Wednesday, August 3, 2011

Wyoming State Law Library Book on Display at the Government Printing Office

The U.S. Government Printing Office (GPO) has been part of American life for 150 years. GPO was established by a congressional joint resolution in 1860 and began work on the same day President Lincoln was inaugurated, March 4, 1861, on the very same corner of North Capitol Street and H Street, NW in Washington, DC that it still occupies today. A special exhibit was produced for the 150th anniversary year which examines the role GPO plays in the work of the Government and the everyday life of the public.

The process of creating Government publications is highlighted, with a particular focus on the many generations of information technology that have been in regular use throughout GPO's history. The centerpiece of the exhibit is an original first printing of the September 1862 Emancipation Proclamation, issued by President Abraham Lincoln as a General Order of the War Department. The proclamation was printed by GPO and shows proofreader's marks that marked revisions made to the final proclamation issued in January of 1863. It is on loan from the Rare Books and Special Collections Division of the Library of Congress. This historic document is juxtaposed with a large collection of humbler documents, ranging from tax forms to consumer brochures, which the public has in their homes, offices, and wallets without any knowledge that they came from GPO.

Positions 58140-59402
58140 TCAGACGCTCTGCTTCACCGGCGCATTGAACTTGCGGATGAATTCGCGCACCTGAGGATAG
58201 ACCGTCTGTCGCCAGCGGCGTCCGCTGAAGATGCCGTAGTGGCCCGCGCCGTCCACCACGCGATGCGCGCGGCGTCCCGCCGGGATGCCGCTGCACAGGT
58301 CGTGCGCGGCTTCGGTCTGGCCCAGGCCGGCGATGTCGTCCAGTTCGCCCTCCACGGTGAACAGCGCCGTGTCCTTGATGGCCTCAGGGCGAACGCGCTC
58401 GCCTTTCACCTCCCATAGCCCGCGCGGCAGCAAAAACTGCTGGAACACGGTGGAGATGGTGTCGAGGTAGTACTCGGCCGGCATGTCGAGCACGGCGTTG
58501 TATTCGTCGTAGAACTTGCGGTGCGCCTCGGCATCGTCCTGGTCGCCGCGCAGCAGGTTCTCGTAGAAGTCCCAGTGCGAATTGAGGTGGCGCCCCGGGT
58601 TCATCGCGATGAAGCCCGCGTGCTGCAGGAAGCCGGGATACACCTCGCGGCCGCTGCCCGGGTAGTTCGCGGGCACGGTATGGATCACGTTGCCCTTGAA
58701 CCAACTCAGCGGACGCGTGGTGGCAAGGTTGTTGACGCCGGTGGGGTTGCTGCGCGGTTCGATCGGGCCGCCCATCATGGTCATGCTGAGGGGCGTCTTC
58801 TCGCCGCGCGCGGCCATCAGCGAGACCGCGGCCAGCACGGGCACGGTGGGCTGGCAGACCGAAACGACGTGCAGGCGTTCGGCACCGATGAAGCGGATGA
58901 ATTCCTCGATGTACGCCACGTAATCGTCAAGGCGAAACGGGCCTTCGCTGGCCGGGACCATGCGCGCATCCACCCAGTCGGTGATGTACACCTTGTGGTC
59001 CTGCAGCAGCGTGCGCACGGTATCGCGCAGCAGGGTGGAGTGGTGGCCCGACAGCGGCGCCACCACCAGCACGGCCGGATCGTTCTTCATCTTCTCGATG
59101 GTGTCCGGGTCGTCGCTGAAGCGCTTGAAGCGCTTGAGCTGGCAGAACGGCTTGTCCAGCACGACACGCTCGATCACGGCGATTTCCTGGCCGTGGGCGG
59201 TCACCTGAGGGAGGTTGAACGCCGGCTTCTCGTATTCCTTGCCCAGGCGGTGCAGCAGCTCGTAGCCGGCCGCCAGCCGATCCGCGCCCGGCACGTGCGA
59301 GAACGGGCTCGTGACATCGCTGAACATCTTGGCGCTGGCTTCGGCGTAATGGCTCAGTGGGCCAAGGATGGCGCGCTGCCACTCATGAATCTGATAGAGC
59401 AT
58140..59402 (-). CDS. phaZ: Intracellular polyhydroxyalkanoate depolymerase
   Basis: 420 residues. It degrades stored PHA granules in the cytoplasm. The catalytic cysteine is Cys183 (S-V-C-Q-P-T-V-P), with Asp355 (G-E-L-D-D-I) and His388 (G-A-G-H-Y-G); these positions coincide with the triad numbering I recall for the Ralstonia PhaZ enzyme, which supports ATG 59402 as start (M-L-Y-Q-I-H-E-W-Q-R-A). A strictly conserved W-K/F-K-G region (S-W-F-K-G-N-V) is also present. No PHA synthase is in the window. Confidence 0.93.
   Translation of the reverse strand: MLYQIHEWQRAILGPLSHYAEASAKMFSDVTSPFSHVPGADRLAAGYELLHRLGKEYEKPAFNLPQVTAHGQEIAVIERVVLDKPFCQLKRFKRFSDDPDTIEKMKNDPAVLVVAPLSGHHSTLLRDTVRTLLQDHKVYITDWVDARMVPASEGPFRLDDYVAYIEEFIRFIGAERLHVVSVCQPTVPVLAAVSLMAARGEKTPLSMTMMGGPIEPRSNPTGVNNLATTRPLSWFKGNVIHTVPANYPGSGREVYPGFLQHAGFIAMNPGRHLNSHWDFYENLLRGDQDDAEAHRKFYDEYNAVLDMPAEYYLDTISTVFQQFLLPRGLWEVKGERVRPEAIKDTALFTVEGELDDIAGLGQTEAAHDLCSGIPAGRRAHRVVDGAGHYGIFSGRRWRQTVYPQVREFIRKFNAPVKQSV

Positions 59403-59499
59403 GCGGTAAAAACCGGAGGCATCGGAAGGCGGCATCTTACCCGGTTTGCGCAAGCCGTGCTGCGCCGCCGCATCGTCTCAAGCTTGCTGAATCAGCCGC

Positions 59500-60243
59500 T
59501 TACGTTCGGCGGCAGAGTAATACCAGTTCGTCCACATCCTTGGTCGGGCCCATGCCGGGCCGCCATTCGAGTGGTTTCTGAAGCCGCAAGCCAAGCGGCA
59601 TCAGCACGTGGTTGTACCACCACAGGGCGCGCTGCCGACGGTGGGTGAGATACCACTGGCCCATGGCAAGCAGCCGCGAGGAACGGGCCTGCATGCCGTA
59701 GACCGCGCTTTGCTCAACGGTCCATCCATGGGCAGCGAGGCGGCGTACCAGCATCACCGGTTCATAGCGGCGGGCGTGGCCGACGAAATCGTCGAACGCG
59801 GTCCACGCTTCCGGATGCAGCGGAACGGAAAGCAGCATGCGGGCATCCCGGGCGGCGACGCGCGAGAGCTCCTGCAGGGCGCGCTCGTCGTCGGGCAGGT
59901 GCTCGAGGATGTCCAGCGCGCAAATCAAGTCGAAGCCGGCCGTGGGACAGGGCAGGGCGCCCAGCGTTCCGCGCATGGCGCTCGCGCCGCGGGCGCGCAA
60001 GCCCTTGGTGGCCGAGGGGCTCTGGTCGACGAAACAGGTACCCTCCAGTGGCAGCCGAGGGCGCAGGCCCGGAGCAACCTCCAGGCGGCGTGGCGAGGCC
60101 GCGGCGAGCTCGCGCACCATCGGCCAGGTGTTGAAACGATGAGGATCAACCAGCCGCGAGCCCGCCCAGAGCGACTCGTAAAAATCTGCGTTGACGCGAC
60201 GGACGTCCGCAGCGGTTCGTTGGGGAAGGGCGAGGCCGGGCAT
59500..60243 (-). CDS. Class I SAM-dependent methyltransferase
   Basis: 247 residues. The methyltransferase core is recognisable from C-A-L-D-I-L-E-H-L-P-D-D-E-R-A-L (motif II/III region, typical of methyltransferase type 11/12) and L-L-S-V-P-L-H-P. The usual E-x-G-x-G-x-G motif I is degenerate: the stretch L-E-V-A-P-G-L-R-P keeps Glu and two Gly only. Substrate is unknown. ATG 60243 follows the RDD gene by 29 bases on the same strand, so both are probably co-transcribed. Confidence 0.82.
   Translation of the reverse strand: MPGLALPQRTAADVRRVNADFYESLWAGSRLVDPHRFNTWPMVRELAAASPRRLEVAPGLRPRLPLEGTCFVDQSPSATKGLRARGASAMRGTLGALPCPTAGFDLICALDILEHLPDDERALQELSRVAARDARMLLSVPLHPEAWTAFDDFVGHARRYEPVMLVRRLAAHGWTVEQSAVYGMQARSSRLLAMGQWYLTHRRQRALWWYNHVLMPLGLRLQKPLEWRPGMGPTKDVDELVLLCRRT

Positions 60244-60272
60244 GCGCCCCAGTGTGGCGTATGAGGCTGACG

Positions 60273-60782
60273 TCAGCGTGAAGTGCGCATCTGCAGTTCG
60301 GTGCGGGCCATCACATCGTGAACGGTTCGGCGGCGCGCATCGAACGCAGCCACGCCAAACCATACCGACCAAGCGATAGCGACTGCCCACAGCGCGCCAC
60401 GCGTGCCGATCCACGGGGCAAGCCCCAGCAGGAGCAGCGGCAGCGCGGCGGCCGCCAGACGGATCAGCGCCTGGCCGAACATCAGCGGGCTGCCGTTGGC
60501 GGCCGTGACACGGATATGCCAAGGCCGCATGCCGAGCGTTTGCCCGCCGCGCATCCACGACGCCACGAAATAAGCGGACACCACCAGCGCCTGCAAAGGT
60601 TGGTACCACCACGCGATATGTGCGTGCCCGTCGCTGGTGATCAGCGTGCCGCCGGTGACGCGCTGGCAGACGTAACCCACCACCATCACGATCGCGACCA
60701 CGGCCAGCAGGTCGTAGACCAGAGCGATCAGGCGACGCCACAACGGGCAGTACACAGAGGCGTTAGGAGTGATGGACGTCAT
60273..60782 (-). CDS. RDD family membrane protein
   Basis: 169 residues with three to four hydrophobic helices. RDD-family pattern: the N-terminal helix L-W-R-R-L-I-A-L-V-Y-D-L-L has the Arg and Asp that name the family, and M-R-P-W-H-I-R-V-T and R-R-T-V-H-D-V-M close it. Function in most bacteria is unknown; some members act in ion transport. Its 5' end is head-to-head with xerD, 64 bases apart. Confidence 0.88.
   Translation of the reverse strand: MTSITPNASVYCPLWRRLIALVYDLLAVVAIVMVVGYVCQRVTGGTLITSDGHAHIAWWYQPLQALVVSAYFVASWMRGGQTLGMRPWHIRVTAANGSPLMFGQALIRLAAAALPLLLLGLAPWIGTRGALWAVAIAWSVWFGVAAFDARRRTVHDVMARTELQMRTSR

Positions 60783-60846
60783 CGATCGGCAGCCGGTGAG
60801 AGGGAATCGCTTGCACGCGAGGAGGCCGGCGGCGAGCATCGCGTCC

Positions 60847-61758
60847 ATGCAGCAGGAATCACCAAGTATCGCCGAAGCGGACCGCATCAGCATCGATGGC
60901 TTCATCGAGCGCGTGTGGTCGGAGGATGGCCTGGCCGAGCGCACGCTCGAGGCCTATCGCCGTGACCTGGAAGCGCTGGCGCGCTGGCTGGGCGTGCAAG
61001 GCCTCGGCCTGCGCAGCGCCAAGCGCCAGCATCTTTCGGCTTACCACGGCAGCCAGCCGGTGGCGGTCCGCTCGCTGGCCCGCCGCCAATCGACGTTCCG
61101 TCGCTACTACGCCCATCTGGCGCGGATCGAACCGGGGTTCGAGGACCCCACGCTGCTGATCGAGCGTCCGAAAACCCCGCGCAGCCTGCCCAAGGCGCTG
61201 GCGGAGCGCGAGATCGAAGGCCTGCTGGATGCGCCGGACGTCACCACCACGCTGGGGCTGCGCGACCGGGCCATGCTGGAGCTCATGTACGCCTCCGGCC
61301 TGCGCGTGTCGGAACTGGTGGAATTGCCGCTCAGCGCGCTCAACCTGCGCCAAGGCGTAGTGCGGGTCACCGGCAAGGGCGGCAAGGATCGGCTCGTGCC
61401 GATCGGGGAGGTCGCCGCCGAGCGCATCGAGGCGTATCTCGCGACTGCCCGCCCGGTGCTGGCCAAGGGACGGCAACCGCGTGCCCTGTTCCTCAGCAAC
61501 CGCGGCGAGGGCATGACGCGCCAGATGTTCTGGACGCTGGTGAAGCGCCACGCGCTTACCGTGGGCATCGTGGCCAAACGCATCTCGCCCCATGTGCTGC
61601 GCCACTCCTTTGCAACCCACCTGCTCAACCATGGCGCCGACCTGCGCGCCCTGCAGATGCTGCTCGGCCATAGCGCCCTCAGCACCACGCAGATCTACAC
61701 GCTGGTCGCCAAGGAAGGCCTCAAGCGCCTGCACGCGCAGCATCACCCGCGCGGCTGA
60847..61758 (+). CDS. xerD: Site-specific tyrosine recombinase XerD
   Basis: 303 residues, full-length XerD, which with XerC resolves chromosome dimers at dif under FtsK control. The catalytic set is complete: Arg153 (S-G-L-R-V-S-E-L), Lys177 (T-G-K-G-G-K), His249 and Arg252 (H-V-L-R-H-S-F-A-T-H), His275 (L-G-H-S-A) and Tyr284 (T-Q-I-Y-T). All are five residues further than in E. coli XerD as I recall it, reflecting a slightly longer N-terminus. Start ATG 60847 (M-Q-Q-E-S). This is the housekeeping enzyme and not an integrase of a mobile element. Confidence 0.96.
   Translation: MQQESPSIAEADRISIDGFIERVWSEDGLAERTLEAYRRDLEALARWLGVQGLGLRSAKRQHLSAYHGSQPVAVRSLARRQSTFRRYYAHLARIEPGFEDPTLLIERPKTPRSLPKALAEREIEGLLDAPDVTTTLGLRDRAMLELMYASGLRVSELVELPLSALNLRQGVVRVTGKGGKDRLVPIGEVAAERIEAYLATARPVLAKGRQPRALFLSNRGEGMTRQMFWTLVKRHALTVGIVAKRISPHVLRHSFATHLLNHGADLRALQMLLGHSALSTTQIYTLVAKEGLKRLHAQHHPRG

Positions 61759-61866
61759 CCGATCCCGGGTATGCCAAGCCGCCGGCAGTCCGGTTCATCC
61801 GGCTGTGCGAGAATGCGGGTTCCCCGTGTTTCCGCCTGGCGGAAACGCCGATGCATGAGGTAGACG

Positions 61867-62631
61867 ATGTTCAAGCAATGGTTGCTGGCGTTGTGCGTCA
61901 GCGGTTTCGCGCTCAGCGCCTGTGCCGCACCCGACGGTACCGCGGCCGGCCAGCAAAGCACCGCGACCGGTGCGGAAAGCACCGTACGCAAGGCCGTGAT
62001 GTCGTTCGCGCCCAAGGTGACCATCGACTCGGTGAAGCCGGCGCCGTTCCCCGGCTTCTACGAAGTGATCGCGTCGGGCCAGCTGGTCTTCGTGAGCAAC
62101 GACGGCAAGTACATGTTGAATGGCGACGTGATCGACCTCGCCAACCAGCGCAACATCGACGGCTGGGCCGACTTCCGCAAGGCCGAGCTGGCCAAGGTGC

Earlier this year, as GPO was planning the exhibit, it asked depository libraries around the country if it would be possible to borrow from their collections specific items that they wished to feature.  The Wyoming State Law Library is a depository library and received a copy of the request. We found we owned one of volumes requested and offered to lend it to GPO for the exhibit.  On display is the Wyoming State Law Library’s copy of Nazi Conspiracy and Aggression (volume 1) which was issued by the Office of United States Chief of Counsel for Prosecution of Axis Criminality in 1946.

For those who may be visiting Washington, the exhibit is open 8 a.m. to 4 p.m. Monday through Friday at 732 North Capitol Street NW. The exhibit will remain open through the end of 2011.